A little while ago I wrote a beginner’s guide to going to anime conventions. However, there are bigger events than conventions, and these are the Expos. In Britain, the best known of these are the MCM Comic Cons.
Now, before moving on I should point out there is a slight impartially issue on my part. MCM happens to own MyM Magazine, for whom I work for as their manga critic. I just want to make that clear from the outset. It should also be stated that I attended my first ever Expo just last week, so this is a guide from a beginner to beginners.
MCM organises several events across the British Isles. Every year they hold two events in London, two in Birmingham, and solo events in Glasgow, Belfast, Dublin, and the event that I recently went to, in Manchester (I do not know why there are no Expos in Wales before anyone asks). These events range from between one and three days depending on the scale of the event. This year sees Manchester expanding from a one-day to a two-day Expo.
Like with the smaller conventions, there are a range of activities for all sorts of people, whether they are into anime, sci-fi, cult shows, video games etc. You can get just about all the information about these things in my previous article. The main difference is the scale. MCM is a big company, which can afford big venues, big guests, big events, big… everything really.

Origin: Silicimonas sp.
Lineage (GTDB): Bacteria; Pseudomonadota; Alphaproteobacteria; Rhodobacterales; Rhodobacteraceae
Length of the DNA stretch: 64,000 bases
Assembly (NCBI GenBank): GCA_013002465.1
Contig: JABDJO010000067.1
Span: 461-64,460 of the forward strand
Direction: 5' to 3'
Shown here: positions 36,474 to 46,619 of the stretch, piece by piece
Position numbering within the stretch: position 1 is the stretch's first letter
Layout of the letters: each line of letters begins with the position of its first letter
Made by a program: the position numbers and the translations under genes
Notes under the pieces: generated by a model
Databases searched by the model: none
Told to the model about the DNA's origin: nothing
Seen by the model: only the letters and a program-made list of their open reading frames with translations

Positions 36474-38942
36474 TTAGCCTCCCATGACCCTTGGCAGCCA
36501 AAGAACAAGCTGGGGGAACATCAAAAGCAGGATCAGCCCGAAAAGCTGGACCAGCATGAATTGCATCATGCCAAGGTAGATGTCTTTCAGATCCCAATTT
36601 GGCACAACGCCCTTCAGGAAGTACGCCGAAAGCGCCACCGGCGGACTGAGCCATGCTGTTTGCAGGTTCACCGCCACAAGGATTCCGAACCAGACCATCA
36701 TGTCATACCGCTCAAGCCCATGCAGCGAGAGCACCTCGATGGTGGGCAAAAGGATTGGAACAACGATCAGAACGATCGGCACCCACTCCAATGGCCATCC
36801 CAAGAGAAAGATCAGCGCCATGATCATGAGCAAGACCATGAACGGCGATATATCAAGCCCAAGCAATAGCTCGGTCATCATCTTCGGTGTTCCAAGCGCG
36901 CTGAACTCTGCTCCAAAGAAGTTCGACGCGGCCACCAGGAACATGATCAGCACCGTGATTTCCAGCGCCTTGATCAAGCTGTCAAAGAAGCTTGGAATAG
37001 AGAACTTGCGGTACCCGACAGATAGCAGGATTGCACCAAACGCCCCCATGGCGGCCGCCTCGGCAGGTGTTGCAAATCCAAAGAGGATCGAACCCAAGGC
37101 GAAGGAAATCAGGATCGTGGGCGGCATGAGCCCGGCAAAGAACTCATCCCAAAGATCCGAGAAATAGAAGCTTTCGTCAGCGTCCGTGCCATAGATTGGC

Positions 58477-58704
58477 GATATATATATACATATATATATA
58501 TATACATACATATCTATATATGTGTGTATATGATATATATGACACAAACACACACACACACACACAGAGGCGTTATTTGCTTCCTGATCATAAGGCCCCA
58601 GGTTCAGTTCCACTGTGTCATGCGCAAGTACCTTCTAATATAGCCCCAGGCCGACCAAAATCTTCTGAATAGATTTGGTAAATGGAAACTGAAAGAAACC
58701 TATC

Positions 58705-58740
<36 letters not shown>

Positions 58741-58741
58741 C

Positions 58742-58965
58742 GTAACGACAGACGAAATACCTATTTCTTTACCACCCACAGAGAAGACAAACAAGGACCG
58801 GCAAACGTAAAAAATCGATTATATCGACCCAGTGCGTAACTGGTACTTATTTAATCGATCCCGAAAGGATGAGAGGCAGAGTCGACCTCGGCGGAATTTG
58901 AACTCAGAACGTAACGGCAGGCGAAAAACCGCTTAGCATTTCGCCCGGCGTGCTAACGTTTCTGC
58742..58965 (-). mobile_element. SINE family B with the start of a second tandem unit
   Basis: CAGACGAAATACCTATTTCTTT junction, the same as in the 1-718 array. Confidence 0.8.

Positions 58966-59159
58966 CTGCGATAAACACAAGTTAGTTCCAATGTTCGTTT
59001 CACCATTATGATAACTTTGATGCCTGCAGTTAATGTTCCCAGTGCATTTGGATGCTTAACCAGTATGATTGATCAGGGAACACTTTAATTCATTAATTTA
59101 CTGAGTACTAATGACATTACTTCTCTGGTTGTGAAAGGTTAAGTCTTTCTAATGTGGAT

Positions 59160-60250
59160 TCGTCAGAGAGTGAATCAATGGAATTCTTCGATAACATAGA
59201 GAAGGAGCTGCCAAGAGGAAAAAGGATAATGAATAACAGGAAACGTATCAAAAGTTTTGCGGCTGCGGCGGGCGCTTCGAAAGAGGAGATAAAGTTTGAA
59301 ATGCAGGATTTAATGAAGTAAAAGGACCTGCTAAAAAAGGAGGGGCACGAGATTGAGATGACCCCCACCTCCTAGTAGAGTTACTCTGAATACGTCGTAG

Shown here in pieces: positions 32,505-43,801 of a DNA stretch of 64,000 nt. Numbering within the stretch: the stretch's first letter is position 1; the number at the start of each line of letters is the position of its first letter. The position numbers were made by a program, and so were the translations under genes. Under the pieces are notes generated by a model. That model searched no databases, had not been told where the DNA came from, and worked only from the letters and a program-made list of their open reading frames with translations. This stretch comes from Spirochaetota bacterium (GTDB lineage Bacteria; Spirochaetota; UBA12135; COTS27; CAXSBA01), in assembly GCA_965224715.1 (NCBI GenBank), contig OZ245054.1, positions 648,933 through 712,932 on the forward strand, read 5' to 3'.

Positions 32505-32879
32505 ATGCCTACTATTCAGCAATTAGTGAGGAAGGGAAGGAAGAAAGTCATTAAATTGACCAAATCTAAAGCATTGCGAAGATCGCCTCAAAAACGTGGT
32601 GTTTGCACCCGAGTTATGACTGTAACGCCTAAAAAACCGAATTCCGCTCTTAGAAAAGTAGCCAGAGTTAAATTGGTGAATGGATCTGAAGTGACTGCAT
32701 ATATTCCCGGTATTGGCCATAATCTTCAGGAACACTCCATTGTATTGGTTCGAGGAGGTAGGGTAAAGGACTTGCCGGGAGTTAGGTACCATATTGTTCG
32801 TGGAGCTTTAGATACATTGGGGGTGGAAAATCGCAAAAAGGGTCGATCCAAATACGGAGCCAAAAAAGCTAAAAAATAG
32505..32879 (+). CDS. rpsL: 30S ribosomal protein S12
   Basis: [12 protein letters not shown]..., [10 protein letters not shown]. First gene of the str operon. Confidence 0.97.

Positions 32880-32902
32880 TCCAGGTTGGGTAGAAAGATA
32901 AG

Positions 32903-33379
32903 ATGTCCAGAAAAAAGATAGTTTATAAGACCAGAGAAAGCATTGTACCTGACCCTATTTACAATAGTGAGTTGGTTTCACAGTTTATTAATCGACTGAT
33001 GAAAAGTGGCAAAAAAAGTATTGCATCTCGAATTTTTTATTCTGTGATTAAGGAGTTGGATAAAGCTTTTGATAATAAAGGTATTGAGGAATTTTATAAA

There are many more stalls and guest artists for starters. There is a lot more stuff for gamers, especially video gamers, with companies providing previews of forthcoming releases. At the Manchester Expo last weekend there were stalls covering the “Pre-Sequel” to Borderlands, and a new game called Evolve, the interesting aspect of which is the multiplayer where a team of up to 4 players fight against 1 very powerful player acting as an alien monster. Not only that, but there is an event called “Robots Live” – like a live-action version of the old TV show Robot Wars in which people fight with home-made machines.
When it comes to cosplaying, the major events like the masquerade are taken a lot more seriously. For this event, the cosplay has to be entirely homemade, and the prize is entry into a Europe-wide cosplay event.
Then there are the panels. Unlike those at conventions, which deal with smaller events such as particular series or genre of shows, most Expo panels are Q&A talks with special guests. So for example there was a panel from some of the stars of Game of Thrones, another from some of the cast of Red Dwarf, and a third with English-speaking voice actors from anime and video games. Out of all these things, perhaps the oddest thing I learnt was that Red Dwarf‘s Chris Barrie would be interested in reviving another old sitcom: The Brittas Empire.
A different sort of panel consisted of three people from UK anime distributor Manga Entertainment talking about forthcoming releases. It has to be said that their announcements were somewhat disappointing, as many of the things they said were just confirmations of stuff they were bringing out anyway. Probably the most interesting release for regular readers of this column is the release of the very popular and critically acclaimed Attack on Titan (No. 11), with the first half debuting on DVD and Blu-Ray on 15th September, and the second on 27th October.
After visiting a convention, going to an Expo is nice way of encountering even more people, making more friends and meeting big names. The Manchester Expo is however still small-fry to the massive three-day London Expos.